Available products, preliminary requirements

A project log for IoT Household Plant Watering System

As I work the plants wither, possibly because of the solder fumes, but most probably because I keep forgetting to water them.

SolenoidSolenoid 09/03/2017 at 17:300 Comments

Before starting a project it's good to see what is commercially available, not because it might be cheaper and take less time to buy something similar, but because the project might be unfeasible because of some reason or somebody has already made a similar project with some software that can be recycled.

I found some ESP8266 modules strapped to relays on eBay, very nice modules for AC switching and I'll probably buy some later, but now I know that it has been done and is even commercially viable so how hard can it be to build such a device? I was also lucky enough to have just the right components in my electronics box.

From previous projects I've learned that it's time consuming and sometimes frustrating to program for the ESP8266. It's a great module, but if the inputs are not pulled to the right voltage, if the power supply is not smooth enough, or some other issue due to the fact that its software is still partly undocumented and hidden make it tedious sometimes. Thus I wanted to try out Node-Red, an online graphical programming tool for IoT devices.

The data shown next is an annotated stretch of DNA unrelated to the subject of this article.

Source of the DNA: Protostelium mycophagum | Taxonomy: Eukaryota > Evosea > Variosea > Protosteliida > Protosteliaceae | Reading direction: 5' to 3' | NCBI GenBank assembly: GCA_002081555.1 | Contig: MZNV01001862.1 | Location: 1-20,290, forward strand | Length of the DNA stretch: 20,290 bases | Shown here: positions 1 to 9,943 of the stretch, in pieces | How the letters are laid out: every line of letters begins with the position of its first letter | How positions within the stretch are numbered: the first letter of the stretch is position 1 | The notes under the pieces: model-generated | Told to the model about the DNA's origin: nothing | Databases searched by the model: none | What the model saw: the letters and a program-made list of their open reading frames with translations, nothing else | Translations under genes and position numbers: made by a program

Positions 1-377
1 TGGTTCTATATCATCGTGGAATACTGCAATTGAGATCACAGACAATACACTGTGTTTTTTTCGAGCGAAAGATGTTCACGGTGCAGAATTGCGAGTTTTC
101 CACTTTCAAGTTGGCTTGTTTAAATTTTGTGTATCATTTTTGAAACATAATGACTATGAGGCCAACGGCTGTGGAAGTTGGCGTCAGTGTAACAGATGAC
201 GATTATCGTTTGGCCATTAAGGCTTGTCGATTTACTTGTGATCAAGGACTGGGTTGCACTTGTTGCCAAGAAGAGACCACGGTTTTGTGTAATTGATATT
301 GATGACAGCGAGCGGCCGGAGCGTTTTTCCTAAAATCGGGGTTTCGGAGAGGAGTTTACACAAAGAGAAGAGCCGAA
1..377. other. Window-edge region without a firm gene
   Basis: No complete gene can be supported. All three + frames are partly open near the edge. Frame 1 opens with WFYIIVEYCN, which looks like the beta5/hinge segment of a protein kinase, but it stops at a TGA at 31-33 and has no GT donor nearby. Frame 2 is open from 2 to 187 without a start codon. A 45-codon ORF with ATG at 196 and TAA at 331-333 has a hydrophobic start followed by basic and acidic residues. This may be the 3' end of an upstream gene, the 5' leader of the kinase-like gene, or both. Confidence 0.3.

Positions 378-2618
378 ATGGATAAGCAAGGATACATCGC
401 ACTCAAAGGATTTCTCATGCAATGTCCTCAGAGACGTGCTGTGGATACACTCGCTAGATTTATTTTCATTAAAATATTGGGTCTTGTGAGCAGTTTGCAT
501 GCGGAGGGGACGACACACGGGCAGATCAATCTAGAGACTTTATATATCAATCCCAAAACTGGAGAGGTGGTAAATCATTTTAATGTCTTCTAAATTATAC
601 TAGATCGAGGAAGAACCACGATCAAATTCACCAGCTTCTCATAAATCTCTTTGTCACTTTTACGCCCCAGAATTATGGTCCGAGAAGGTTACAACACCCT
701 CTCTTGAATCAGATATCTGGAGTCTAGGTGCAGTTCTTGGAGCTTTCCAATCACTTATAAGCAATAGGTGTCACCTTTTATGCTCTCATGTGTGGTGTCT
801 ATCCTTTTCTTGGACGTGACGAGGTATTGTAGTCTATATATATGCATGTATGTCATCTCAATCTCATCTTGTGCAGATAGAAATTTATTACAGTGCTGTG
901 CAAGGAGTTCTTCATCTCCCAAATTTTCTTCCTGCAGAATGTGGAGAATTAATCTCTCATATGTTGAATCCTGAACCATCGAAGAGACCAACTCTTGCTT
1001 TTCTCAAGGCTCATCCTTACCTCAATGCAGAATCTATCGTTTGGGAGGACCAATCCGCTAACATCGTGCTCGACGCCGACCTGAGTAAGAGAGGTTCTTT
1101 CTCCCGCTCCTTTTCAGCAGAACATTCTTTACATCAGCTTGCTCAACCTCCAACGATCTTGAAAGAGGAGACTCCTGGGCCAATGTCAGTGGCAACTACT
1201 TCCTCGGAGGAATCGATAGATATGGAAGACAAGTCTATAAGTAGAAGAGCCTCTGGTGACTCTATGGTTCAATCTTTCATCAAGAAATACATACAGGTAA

The idea is to unload the high-level programming to a Node-Red server running on a local computer (Raspberry Pi in my case) and the only intelligence the switch must have is to react to turn-on and turn-off signals.

That was the initial plan, get the GPIO2 to toggle the N-MOSFET, throw in some code and the rest would happen on the Node-Red side on the Raspberry Pi.

The requirements were: